Stigma, HIV/AIDS Treatment Seeking Behavior Among Youth Living With HIV in Kampala City, Uganda

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Makerere University
This study sought to discover to what extent stigma affects HIV and AIDS treatment-seeking behavior among youths aged 18-24 in Kampala city. It also examines how anticipated stigma and non- disclosure of HIV status affects health-seeking behavior, and the experiences of living with HIV and AIDS. The study employed qualitative approaches involving purposive selection of study participants who included youths living with HIV. Data was collected through in-depth interviews, Focus Group Discussions, and Key Informant Interviews. It was analyzed using thematic and content methods that were phenomenological. This study was guided by theories of stigma including Goffman and Deacon’s sustainable theory of health – related stigma as well as cognitive behavioral theory and coping. All the youths in this study suffered self-stigma the first time they were diagnosed with HIV. They further felt other forms of stigma namely: internal, social, and discrimination. Being HIV positive was associated with punishment for bad behavior. Apportioning blame to HIV positive youths as self-inflicted by the community was common, thus, affecting youths' urge to seek treatment. Youths’ fear of rejection and discrimination pervaded all aspects and their lives; from home to clinics, and community. Seeking treatment was not a common practice among HIV positive youths. Fear of rejection, lack of disclosure, denial and being asymptomatic, belief in witchcraft and other spiritual beliefs were key barriers to seeking treatment. This study highlights that the youth felt most stigmatized in comparison to other groups. Interactions and negative experiences in government healthcare settings contributed to a reduced engagement around seeking healthcare. To combat stigma and discrimination, interventions must focus on the individual, environment and policy levels. What is needed now is the political will and resources to support and scale up stigma reduction activities through health care settings in Uganda, to engage youth into empowerment groups of self determination and social change, work with social workers’ organizations and use law to advance legal protection. The key recommendations from this research include the empowerment of the stigmatized group, i.e. the YLWHA, as well as their involvement in the design and implementation of prevention programs. Furthermore the focus of health education for behavior change communication strategies are family members or those with significant relationships to YLWHA, and health care providers, who were the major groups found to discriminate against PLWHA.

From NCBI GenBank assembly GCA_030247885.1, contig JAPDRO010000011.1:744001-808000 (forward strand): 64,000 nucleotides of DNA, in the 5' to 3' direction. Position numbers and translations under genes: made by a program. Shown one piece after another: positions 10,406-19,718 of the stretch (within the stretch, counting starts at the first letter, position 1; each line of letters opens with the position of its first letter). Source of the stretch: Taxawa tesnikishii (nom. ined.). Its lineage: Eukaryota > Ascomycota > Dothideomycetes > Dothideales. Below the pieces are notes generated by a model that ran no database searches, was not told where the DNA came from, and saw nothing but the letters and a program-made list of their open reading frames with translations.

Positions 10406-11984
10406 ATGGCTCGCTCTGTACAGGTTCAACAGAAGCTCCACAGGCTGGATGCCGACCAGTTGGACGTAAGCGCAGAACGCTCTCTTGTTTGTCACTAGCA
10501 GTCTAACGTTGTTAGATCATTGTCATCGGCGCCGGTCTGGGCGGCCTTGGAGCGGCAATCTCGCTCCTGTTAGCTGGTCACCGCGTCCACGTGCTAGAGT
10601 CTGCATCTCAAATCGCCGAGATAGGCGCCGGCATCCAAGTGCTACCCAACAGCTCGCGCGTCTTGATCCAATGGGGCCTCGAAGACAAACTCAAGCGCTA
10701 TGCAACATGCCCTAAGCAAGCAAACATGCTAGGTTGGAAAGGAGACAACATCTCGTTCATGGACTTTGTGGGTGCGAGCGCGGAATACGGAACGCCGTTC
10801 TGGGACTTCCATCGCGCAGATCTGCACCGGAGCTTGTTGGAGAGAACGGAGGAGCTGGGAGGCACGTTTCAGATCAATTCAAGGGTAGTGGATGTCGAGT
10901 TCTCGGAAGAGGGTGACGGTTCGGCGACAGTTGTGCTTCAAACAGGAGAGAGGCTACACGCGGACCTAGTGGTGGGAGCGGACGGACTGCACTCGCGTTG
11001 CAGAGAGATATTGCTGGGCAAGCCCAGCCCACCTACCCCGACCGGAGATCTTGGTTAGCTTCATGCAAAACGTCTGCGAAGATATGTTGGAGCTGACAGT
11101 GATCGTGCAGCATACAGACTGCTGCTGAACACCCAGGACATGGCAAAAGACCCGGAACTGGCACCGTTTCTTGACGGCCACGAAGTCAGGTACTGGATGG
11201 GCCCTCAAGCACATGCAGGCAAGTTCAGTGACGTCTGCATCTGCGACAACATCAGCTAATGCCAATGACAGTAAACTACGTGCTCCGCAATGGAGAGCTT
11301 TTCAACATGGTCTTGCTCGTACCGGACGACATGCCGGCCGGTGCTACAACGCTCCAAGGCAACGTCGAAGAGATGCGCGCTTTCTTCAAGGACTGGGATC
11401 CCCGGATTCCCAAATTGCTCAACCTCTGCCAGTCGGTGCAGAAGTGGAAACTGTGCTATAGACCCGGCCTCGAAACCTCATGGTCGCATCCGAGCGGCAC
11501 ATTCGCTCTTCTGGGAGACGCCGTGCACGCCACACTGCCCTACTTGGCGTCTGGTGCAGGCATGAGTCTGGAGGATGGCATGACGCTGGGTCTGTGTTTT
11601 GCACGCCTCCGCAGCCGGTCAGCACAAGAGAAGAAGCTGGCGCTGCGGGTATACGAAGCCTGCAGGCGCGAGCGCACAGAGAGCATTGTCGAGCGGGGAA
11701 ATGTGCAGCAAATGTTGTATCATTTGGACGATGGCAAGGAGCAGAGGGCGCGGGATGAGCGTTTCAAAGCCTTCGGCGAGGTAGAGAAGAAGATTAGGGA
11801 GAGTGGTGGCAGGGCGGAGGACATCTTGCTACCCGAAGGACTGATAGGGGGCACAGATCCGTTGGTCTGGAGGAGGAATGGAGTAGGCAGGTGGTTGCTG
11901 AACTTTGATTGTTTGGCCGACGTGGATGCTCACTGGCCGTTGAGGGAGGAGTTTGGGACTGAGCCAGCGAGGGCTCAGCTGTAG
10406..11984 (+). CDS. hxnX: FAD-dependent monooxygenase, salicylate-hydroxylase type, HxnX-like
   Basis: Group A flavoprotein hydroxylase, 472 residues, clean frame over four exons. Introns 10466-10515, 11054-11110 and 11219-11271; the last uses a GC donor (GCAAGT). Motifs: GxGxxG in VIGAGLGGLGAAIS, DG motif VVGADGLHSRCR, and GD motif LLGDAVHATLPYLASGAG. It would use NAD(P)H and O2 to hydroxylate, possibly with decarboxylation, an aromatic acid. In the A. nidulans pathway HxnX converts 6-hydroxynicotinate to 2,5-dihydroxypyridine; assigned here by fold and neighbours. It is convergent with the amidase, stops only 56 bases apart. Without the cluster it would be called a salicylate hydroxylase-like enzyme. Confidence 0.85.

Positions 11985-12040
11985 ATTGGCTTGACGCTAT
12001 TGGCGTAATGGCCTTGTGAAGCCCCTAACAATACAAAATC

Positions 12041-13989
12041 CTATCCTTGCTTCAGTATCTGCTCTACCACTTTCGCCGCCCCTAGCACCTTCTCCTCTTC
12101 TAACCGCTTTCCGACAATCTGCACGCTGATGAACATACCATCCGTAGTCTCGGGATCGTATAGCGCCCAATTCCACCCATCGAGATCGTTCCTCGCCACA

A Thesis submitted to the Directorate of Research and Graduate Training for the award of the degree of Doctor of Philosophy in Social Work of Makerere University
Kiwanuka, A. (2023). Stigma, HIV/AIDS treatment seeking behavior among youth living with HIV in Kampala city, Uganda. Makerere University: Kampala